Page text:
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According to Vice, the 26-year-old was addicted to opioids in the past because of a painful esophagus condition. This past January, he moved to Florida from Alabama and noticed people buying a tianeptine blend called ZaZa Red whenever he went into the gas station.

“I’m sitting there thinking it’s a gas station, this s*** ain’t gonna be any good,” Barnett said.

It was good enough for him to keep at it and eventually buy a different blend called TD Red — which provided a high he compared to a combination of Percocet and cocaine.

“They were amazing. Like, wow, it took away all the pain,” he said.

But, of course, it didn’t last. It took less than a week for him to start increasing his dose, from three every few hours to swallowing an entire bottle of 15 pills at once.

Now, Barnett said, he goes through up to six bottles of TD Reds a day, each costing $30. While he has a job delivering groceries for Instacart, he said he’s broke because of the cost of the drugs.

“It was definitely one of the biggest mistakes in my life. I wish I would have never touched them,” he said. “I’ve spent about $50,000 since January on these.”

Not only is tianeptine addictive, but its high also wears off quickly, leading to withdrawals in a matter of hours. Barnett described taking some pills before bed and still waking up in the middle of the night to take more just to stave off withdrawal symptoms.

Vice reported that when it talked to Barnett, “he said he’d just come off a 10-day detox that was more difficult than when he came off opioids like oxycodone, fentanyl, and buprenorphine. He said he experienced nausea, sweats, vomiting, fever, body pain, and relentless chills.”

“The withdrawal, I can honestly say, is the absolute worst experience of my life,” he said.

And yet the marketers of these “supplements” don’t tell you that side of the story. An online ad for ZaZa Red said it was “great for pain relief” and “provides a euphoric and energizing mood lift.” Meanwhile, another ad put it this way: “In just one capsule, your stress, your anxiety all melt away almost instantly.”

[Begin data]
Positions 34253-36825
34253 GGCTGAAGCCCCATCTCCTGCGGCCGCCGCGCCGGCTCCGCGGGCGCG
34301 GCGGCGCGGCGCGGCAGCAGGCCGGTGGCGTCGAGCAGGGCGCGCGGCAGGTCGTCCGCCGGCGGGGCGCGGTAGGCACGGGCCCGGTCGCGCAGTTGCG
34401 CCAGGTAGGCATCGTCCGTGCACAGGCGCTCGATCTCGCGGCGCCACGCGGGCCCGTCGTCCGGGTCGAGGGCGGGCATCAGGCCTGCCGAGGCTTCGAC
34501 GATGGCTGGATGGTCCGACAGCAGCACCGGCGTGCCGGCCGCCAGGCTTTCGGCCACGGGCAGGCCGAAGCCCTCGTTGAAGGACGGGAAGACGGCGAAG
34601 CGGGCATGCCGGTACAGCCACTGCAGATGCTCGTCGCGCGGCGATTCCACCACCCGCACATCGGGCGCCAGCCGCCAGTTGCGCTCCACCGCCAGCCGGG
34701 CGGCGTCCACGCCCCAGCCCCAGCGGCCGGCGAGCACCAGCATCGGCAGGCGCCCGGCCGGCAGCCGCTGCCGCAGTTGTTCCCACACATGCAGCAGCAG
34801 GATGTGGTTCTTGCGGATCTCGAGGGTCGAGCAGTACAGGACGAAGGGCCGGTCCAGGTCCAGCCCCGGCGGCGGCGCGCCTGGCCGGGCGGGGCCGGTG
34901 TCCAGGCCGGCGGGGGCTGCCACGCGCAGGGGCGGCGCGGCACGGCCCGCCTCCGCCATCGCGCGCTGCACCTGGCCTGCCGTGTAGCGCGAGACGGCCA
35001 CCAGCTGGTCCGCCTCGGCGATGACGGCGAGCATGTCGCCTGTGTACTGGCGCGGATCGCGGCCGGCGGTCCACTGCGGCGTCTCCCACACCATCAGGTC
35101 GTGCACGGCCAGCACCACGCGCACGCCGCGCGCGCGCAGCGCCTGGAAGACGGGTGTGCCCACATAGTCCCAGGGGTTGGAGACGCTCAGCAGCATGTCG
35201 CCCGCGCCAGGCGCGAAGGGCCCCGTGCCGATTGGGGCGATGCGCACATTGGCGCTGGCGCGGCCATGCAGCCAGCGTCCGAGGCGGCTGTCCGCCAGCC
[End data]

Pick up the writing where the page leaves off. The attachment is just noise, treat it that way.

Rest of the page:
The hell that it provides later, however, remains unmentioned. Just ask Barnett, who “celebrated” his 10-day detox by using 12 more tianeptine pills.

“I just wanted to celebrate a little bit,” he said.

How did it feel?

“Amazing. But it doesn’t last very long.”

Barnett said he planned to move back to Alabama, where the drug is banned. He said he supports a nationwide ban — or, at least, less-deceptive marketing.

“Be honest on the d*** bottle and be like, ‘This is super f***ing addictive,’ you know what I mean?” he said. “Don’t call them dietary supplements, because they’re not.”

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C. Douglas Golden is a writer who splits his time between the United States and Southeast Asia. Specializing in political commentary and world affairs, he's written for Conservative Tribune and The Western Journal since 2014.
C. Douglas Golden is a writer who splits his time between the United States and Southeast Asia. Specializing in political commentary and world affairs, he's written for Conservative Tribune and The Western Journal since 2014. Aside from politics, he enjoys spending time with his wife, literature (especially British comic novels and modern Japanese lit), indie rock, coffee, Formula One and football (of both American and world varieties).
Morristown, New Jersey
Catholic University of America
Languages Spoken
English, Spanish
Topics of Expertise
American Politics, World Politics, Culture